Moon, made for less than $5million, is an extraordinarily assured debut by Duncan Jones, son of David Bowie. Using the conventions of science fiction, it explores what it means to be human and how far humans will go to safeguard their way of life. It is set in the near future, in an industrial unit on the moon owned by Lunar Industries which mines helium-3 for use back on Earth as a prime source of energy.
Sam Rockwell plays Sam Bell, the only person in the facility, who is nearly at the end of a three-year contract. His only companion is GERTY, the supercomputer voiced by Kevin Spacey (just one of the parallels with Kubrick’s 2001), and his only contacts with Earth are the video messages he sends to his wife and baby daughter, the live link apparently broken. Three years is a long time in such isolation and the cracks are beginning show.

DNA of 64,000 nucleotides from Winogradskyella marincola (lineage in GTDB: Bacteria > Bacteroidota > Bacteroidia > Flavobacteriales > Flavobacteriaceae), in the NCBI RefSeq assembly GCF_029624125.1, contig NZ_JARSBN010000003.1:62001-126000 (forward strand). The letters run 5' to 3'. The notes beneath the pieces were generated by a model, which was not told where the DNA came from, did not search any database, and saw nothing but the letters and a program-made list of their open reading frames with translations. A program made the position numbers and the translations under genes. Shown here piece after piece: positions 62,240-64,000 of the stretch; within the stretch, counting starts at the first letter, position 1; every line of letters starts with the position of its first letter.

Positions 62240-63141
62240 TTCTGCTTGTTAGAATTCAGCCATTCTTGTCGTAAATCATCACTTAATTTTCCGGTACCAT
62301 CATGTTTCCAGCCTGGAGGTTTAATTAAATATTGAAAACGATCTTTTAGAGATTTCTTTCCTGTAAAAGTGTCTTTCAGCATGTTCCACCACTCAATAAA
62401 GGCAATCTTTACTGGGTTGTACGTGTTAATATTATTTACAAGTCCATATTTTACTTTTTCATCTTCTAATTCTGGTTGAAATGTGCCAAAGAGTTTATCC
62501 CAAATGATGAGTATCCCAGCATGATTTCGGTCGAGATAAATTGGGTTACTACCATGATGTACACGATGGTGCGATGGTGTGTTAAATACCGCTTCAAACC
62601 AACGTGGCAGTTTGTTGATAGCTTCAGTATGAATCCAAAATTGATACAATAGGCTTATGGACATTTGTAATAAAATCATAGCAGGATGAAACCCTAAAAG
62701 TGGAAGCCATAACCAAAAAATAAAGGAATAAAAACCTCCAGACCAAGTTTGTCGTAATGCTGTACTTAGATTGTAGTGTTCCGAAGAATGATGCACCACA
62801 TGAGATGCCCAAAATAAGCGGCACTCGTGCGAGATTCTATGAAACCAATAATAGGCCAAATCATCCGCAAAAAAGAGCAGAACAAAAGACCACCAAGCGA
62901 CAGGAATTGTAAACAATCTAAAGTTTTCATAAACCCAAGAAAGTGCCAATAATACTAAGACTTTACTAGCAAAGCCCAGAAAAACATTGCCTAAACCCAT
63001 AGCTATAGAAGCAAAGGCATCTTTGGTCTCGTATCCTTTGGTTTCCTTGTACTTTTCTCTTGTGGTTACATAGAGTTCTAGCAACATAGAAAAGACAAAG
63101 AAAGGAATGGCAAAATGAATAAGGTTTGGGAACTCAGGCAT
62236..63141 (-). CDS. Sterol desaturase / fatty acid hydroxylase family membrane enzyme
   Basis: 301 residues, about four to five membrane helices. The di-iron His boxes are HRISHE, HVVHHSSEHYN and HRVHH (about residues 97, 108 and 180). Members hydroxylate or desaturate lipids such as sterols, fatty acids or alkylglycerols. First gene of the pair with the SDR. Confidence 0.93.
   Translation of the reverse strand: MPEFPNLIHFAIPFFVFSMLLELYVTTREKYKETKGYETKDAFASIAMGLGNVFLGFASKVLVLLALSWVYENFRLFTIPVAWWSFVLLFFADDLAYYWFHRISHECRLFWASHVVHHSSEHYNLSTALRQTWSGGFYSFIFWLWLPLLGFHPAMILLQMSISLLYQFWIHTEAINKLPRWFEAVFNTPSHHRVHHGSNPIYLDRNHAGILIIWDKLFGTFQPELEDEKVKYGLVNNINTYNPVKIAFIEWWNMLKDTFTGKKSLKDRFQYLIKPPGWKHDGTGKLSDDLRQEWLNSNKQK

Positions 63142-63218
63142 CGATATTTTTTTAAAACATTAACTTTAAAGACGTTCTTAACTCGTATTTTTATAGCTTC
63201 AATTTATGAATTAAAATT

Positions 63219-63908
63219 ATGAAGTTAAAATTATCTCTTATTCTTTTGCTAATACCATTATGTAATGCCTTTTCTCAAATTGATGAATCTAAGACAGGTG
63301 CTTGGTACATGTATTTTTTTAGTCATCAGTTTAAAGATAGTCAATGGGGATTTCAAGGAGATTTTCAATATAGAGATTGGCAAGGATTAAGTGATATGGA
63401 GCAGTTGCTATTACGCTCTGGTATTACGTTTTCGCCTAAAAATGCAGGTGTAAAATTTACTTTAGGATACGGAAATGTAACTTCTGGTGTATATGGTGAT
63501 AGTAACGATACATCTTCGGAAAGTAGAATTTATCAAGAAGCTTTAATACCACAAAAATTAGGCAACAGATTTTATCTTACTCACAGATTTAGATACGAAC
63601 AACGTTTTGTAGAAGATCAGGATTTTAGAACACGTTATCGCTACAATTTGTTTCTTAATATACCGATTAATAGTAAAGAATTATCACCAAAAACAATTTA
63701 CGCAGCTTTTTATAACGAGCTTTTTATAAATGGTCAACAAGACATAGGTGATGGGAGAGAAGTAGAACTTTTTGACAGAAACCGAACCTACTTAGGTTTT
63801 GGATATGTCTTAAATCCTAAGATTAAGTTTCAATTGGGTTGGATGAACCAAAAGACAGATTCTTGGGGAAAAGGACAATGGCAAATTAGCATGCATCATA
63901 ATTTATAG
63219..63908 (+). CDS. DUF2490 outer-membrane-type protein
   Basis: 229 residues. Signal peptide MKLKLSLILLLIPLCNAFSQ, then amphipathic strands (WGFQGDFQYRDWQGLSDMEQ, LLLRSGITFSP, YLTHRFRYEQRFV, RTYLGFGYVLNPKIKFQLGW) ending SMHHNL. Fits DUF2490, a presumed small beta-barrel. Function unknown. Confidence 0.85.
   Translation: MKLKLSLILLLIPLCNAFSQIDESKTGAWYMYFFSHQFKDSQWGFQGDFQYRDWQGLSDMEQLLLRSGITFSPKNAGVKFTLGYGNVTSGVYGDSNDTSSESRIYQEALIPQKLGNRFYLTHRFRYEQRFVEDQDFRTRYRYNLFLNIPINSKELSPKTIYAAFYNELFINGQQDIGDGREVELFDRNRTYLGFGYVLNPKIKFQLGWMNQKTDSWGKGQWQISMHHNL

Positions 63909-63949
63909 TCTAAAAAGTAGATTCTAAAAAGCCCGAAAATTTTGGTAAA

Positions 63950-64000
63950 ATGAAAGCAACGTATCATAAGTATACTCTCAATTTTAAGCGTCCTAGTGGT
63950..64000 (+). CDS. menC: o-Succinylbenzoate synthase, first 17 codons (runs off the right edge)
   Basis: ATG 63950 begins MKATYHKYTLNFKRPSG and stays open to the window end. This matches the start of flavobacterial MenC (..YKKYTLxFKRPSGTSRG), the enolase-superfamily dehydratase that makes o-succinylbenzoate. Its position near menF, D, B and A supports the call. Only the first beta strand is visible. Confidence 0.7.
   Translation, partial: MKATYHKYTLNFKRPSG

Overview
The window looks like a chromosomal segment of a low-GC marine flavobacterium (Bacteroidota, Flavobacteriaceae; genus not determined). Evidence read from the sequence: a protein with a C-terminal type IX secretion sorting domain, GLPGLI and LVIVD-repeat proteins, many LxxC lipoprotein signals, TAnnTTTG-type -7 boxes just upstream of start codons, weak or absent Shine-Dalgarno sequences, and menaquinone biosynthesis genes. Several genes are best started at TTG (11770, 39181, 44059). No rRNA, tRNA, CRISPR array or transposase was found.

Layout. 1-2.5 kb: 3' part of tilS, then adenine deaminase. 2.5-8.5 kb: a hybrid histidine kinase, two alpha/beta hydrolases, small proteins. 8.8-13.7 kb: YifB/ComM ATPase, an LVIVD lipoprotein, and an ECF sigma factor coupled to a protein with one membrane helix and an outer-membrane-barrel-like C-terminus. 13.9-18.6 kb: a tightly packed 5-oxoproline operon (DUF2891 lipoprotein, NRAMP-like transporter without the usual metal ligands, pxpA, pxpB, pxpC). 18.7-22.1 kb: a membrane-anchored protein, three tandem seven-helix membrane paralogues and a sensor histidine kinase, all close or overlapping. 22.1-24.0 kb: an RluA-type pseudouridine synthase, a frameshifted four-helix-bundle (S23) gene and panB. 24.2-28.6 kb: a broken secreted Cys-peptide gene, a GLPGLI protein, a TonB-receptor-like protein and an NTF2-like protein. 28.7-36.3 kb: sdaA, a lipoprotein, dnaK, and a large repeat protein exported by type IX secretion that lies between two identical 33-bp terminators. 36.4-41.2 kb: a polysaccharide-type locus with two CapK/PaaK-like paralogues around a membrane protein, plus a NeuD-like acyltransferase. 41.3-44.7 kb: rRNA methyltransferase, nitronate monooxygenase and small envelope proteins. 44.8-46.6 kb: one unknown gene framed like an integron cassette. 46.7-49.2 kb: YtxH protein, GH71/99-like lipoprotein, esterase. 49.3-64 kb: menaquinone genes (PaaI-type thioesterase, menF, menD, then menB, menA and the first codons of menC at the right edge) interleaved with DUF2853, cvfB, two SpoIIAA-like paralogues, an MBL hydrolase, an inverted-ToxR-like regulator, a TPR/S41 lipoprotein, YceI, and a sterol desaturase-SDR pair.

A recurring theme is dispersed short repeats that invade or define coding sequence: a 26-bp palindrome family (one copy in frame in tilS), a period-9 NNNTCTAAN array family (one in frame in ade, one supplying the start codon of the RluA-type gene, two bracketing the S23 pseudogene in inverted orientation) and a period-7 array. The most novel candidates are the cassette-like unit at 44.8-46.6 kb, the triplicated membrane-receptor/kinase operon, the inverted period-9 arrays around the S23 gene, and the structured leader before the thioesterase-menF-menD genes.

Jones plays with the notions of identity, individuality and memory. He says, “It’s taking a normal, solid, believable human being and asking what would the strains be if you put them into a different setting, a really extreme setting. The scenario is in some ways less important than what the film is actually about, which is can you face yourself? Do you like yourself enough to be able to look in the mirror and say I’m actually a decent guy?”
Cast: Sam Rockwell, Kevin Spacey and Dominique McElligott
Duncan Jones | UK | 2009 | 93 minutes | 15
Weighted vote 63.6%